VSG: AT&T remains the dominant Ethernet player, but cable MSOs, CLECs gaining ground

AT&T (NYSE: T) may be the dominant Ethernet provider, but according to Vertical Systems Group's latest U.S. Ethernet Leaderboard report, it is facing a growing challenge from cable operators and CLECs.

VSG mid year 2013 leaderboardThe research group said that for the first time the cable operator segment had more new Ethernet port installations than the incumbent carrier segment.

Although cable operators are regional in nature and often don't overlap with one another, they continue to find a sizeable niche serving both the in mid and small business sectors.

Once again, the two dominant cable MSOs in its top tier were Cox Business and Time Warner Cable. Making the Challenge tier on VSG's list were Charter Business (Nasdaq: CHTR), Comcast (Nasdaq: CMCSA), and Lightpath.

Comcast, through its aggressive marketing and network buildout, continues to make headway in the Ethernet and overall business market. During the first half of 2013, the cable MSO's business services unit generated more than $1.5 billion in revenue, up 26.9 percent over last year. Driven by Ethernet services, the mid-market portion of the business unit is growing at more than 50 percent.

Cable MSOs, says VSG, make up 20 percent of the total U.S. Ethernet port base. However, the Incumbent Carrier segment remains the largest, with 47 percent of total U.S. Ethernet ports, followed by the Competitive Provider segment with 33 percent of ports.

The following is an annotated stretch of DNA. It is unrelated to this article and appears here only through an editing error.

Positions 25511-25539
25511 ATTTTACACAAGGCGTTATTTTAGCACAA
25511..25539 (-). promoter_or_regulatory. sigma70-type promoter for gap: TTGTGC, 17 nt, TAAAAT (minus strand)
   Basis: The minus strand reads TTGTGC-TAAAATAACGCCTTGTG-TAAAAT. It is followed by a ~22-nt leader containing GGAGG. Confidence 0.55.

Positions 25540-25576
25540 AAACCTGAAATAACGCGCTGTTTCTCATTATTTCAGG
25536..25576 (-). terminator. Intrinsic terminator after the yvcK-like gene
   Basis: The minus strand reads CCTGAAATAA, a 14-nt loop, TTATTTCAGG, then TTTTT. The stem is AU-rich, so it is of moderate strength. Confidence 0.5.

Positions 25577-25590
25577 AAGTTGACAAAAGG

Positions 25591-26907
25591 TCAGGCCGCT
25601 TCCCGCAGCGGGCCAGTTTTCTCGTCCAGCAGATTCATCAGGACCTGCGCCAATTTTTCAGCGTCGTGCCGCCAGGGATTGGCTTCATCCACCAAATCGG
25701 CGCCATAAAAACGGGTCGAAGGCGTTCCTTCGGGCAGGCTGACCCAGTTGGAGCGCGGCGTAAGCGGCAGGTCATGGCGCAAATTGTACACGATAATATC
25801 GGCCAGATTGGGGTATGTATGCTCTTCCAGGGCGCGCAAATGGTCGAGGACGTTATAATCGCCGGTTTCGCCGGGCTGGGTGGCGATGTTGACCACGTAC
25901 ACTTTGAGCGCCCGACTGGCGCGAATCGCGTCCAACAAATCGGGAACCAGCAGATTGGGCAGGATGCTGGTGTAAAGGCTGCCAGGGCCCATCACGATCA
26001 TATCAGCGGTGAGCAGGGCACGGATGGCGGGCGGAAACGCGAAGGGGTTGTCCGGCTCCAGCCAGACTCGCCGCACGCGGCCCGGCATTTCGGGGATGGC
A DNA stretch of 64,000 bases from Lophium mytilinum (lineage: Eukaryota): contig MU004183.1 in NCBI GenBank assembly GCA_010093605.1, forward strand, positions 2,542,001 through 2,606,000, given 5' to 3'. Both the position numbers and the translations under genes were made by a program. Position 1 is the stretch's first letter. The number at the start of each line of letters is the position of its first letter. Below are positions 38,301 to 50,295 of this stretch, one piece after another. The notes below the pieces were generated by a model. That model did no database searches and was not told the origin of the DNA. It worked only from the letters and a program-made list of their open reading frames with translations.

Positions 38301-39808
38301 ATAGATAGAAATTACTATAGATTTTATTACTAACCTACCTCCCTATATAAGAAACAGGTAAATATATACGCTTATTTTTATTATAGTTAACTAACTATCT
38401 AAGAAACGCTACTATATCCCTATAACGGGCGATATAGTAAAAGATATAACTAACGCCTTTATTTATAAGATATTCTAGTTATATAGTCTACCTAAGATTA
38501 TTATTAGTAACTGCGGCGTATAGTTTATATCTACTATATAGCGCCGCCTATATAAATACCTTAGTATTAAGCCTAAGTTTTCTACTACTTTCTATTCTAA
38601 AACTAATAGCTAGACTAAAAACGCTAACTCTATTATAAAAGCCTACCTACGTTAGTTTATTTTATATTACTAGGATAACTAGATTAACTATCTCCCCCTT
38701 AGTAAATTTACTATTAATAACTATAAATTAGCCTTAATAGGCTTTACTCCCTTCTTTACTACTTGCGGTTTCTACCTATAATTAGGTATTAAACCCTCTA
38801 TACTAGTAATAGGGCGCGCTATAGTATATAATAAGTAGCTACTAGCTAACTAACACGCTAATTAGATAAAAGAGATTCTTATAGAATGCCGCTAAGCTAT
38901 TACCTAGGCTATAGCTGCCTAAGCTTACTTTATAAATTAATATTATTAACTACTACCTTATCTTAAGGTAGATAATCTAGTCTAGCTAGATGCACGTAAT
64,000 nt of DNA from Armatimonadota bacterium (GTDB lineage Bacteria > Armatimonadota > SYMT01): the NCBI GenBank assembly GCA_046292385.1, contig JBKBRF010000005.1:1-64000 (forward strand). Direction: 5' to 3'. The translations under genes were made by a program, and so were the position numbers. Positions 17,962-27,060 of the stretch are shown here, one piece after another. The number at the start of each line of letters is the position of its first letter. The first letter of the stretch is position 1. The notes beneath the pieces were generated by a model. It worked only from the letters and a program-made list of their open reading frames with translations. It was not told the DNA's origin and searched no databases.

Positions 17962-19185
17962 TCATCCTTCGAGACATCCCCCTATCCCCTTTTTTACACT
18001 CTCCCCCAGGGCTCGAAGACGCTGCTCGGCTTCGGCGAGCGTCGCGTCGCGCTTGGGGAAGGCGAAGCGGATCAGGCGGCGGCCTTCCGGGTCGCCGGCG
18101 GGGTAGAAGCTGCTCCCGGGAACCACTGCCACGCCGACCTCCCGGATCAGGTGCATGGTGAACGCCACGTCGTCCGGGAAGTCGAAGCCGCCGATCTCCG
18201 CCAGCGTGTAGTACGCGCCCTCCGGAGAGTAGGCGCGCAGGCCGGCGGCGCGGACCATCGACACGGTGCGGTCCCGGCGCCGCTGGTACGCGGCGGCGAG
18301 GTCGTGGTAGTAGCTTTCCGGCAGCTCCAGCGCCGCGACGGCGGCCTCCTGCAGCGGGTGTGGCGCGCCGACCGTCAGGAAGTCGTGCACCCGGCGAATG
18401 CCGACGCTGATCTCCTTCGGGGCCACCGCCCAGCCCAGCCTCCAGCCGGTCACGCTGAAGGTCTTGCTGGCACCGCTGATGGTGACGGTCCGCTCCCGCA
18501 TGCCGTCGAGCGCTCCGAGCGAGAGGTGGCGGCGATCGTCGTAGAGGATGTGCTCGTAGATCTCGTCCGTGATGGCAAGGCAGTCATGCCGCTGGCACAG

"For new installs, the cable MSO segment as a whole had more new ports installed in the first half of year than the incumbents did," said Rosemary Cochran, principal of Vertical Systems Group, in an interview with FierceTelecom. "It's still a relatively small port base overall, but it's less than half the size of what the incumbents have in the U.S."  

The growth of cable and CLECs is driving service providers to be more innovative with Ethernet pricing.

"Pricing has become even more aggressive because it can range so dramatically in a competitive market," Cochran said. "It's definitely market share driven as opposed to service driven where they can lock up a customer and having that upgrade capability with a fiber-based connection."

In the mid-year 2013 U.S. Ethernet Leaderboard, companies that made the top eight in rank based on port share were AT&T, Verizon, tw telecom (Nasdaq: TWTC), CenturyLink (NYSE: CTL), Cox, XO, Time Warner Cable (NYSE: TWC), and Level 3 Communications (NYSE: LVLT). During this period, XO moved up to the sixth position, while Time Warner Cable advanced to the seventh position and Level 3 dipped to number eight.

One area where incumbent telcos will continue to have the upper hand over cable and CLECs is in providing connectivity to private business clouds using Ethernet Private Lines (EPLs) and Ethernet Virtual Private Lines (EVPLs).

"The other issue is connecting to private clouds and VPNs, and that's where you're looking at the providers who are on the network service end and that leaves out a lot of the cable guys," Cochran said.

For more:
- see the release

Special report: Charting the Ethernet ecosystem

Related articles:
Level 3, tw telecom, other CLECs step up to Ethernet plate
CenturyLink, Windstream grow leadership roles in the Ethernet market 
Cable MSOs: A phoenix rising in the Ethernet industry